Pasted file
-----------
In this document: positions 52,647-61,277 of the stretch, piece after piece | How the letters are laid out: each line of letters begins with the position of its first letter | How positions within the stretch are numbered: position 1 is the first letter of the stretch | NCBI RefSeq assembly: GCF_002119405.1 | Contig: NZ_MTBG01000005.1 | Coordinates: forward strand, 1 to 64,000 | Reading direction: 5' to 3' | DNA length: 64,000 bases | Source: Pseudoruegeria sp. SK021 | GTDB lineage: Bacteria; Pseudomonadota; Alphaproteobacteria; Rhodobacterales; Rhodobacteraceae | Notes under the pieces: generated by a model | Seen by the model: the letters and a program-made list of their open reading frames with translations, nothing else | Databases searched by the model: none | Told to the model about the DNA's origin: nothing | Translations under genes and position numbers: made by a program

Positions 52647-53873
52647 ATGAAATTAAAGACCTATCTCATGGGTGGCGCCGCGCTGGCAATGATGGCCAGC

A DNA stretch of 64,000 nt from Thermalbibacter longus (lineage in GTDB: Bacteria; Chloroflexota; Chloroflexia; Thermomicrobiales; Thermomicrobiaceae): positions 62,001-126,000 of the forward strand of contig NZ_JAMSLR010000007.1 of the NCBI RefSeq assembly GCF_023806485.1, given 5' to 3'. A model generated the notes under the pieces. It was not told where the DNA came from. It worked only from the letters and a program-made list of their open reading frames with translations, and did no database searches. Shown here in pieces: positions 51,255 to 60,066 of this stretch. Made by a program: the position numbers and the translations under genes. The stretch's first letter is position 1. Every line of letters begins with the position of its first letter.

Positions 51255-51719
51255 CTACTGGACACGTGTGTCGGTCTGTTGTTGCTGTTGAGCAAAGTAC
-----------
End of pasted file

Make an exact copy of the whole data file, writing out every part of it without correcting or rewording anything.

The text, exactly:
In this document: positions 52,647-61,277 of the stretch, piece after piece | How the letters are laid out: each line of letters begins with the position of its first letter | How positions within the stretch are numbered: position 1 is the first letter of the stretch | NCBI RefSeq assembly: GCF_002119405.1 | Contig: NZ_MTBG01000005.1 | Coordinates: forward strand, 1 to 64,000 | Reading direction: 5' to 3' | DNA length: 64,000 bases | Source: Pseudoruegeria sp. SK021 | GTDB lineage: Bacteria; Pseudomonadota; Alphaproteobacteria; Rhodobacterales; Rhodobacteraceae | Notes under the pieces: generated by a model | Seen by the model: the letters and a program-made list of their open reading frames with translations, nothing else | Databases searched by the model: none | Told to the model about the DNA's origin: nothing | Translations under genes and position numbers: made by a program

Positions 52647-53873
52647 ATGAAATTAAAGACCTATCTCATGGGTGGCGCCGCGCTGGCAATGATGGCCAGC

A DNA stretch of 64,000 nt from Thermalbibacter longus (lineage in GTDB: Bacteria; Chloroflexota; Chloroflexia; Thermomicrobiales; Thermomicrobiaceae): positions 62,001-126,000 of the forward strand of contig NZ_JAMSLR010000007.1 of the NCBI RefSeq assembly GCF_023806485.1, given 5' to 3'. A model generated the notes under the pieces. It was not told where the DNA came from. It worked only from the letters and a program-made list of their open reading frames with translations, and did no database searches. Shown here in pieces: positions 51,255 to 60,066 of this stretch. Made by a program: the position numbers and the translations under genes. The stretch's first letter is position 1. Every line of letters begins with the position of its first letter.

Positions 51255-51719
51255 CTACTGGACACGTGTGTCGGTCTGTTGTTGCTGTTGAGCAAAGTAC